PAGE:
TO WET THE DOUGHNUT: MOJAR EL CHURRO

Yes, churros: those long, thick doughnut sticks Spaniards and foreigners alike love to dunk in chocolate and put in their mouths. Like most stick-shaped food, churros are euphemistically used to describe a man’s Johnson.  ‘Mojar el churro’ means to have sex.

Photo: Sami Keinänen/Flickr

TO TAKE SOMEONE TO THE VEGETABLE GARDEN: LLEVAR A ALGUIEN AL HUERTO

It may sound similar to taking a roll in the hay as the saying goes, but ‘llevar a alguien al huerto’ more specifically means to convince someone to have sex with you. 

Photo: Candid Shots/Pixabay

TO MAKE ONESELF A STRAW : HACERSE UNA PAJA

Despite what you might think, ‘hacerse una paja’ doesn’t have anything to do with building a straw house. Instead this is one of the most common slang expressions for masturbation.

Photo: Vlad Chețan/Pexels

TO RUB THE SPRING ONION: FROTAR LA CEBOLLETA

No brownie points for guessing what the veg is meant to represent. ‘Frotar (or) arrimar la cebolleta’ is an expression used to describe close physical contact between two people, kind of like dry humping.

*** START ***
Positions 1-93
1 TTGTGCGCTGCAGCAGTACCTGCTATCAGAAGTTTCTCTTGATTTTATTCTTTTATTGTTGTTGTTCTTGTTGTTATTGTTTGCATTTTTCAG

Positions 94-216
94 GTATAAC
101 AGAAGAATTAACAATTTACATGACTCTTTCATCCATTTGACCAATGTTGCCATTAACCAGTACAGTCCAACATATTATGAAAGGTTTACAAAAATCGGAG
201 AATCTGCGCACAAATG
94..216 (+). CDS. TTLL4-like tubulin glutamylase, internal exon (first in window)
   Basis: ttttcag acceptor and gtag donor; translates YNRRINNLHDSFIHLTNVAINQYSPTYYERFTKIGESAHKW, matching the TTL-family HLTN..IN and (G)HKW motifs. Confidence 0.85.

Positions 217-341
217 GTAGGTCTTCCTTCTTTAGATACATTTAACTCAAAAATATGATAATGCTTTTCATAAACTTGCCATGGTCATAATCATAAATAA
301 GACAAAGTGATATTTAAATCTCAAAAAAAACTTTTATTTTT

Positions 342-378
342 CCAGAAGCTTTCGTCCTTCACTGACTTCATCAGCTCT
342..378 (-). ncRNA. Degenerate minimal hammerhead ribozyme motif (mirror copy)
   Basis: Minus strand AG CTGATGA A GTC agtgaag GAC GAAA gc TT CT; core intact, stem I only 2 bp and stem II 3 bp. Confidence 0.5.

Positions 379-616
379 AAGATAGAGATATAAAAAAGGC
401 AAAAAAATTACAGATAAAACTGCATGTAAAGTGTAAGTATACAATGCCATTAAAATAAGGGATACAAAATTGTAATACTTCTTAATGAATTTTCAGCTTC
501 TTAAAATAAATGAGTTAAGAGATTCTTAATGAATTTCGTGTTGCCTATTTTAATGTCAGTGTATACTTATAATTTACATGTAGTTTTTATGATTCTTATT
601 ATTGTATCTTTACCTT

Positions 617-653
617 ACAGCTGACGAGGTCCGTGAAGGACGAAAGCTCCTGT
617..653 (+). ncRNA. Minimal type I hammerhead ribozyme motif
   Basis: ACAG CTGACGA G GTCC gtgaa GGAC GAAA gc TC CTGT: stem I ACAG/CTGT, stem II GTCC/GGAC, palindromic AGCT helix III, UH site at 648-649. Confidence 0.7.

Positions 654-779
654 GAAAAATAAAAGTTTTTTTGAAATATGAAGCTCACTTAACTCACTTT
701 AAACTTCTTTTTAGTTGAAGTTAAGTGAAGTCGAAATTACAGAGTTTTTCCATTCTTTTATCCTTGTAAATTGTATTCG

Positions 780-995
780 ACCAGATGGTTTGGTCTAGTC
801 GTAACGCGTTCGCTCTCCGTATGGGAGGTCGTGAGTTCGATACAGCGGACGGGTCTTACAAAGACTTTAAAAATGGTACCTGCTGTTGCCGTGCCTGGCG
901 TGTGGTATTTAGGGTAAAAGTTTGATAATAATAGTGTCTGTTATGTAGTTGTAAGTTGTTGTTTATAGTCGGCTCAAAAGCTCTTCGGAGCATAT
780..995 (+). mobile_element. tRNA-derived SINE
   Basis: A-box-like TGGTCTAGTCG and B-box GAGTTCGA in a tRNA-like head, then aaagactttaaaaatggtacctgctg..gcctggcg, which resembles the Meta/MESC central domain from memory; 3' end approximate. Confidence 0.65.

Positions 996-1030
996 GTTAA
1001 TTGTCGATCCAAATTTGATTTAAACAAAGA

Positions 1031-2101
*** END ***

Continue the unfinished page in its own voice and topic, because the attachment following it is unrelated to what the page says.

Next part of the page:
Photo: Iakovos Hatzistavrou / AFP

TO CHUCK A HELMET: ECHAR UN CASQUETE

A variant of ‘to kick up dust’, to ‘echar un casquete’ means something along the lines of having a quickie. Suffice to say it’s not the most romantic expression for sex ever, in Spanish or in any other language. 

Photo: István Péter Kis/Pixabay

TO PLAY THE ‘ZAMBOMBA’ DRUM: DARLE A LA ZAMBOMBA

Once you witness someone playing this bizarre friction drum that’s used a lot in local festivals and at Christmas in Spain, it isn’t hard to understand why some people use is as expression for the act of self-pleasuring.

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SPANISH WORD OF THE DAY

Spanish Word of the Day: ‘Chiringuito’

Here’s one of the most summer-themed Spanish words out there, so you need to add it to your vocab. 

Spanish Word of the Day: 'Chiringuito'

When Spaniards think of summer, they often picture vacaciones (holidays), sol y playa (sun and beach) and tinto de verano (red wine mixed with soda/lemonade and ice – don’t diss it until you’ve tried it). 

And the place where they’re most likely to enjoy all these placeres del verano (summer pleasures) is at a chiringuito

Un chiringuito is essentially a beach bar. 

They’re usually small establishments that serve drinks and food to beachgoers during the sweltering summer months, meaning that many don’t open for the rest of the year.